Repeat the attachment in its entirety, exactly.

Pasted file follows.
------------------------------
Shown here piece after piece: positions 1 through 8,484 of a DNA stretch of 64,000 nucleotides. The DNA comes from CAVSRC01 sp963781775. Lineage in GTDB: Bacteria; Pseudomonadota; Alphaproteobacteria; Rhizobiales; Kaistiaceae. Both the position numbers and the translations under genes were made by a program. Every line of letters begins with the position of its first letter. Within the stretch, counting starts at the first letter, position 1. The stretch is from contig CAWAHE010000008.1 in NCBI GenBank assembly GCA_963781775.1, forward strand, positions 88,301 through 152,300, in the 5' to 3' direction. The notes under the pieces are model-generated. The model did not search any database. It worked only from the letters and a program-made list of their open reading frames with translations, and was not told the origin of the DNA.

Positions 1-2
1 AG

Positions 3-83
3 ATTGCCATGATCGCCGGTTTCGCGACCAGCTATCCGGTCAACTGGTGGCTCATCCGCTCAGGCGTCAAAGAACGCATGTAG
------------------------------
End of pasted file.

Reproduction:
Shown here piece after piece: positions 1 through 8,484 of a DNA stretch of 64,000 nucleotides. The DNA comes from CAVSRC01 sp963781775. Lineage in GTDB: Bacteria; Pseudomonadota; Alphaproteobacteria; Rhizobiales; Kaistiaceae. Both the position numbers and the translations under genes were made by a program. Every line of letters begins with the position of its first letter. Within the stretch, counting starts at the first letter, position 1. The stretch is from contig CAWAHE010000008.1 in NCBI GenBank assembly GCA_963781775.1, forward strand, positions 88,301 through 152,300, in the 5' to 3' direction. The notes under the pieces are model-generated. The model did not search any database. It worked only from the letters and a program-made list of their open reading frames with translations, and was not told the origin of the DNA.

Positions 1-2
1 AG

Positions 3-83
3 ATTGCCATGATCGCCGGTTTCGCGACCAGCTATCCGGTCAACTGGTGGCTCATCCGCTCAGGCGTCAAAGAACGCATGTAG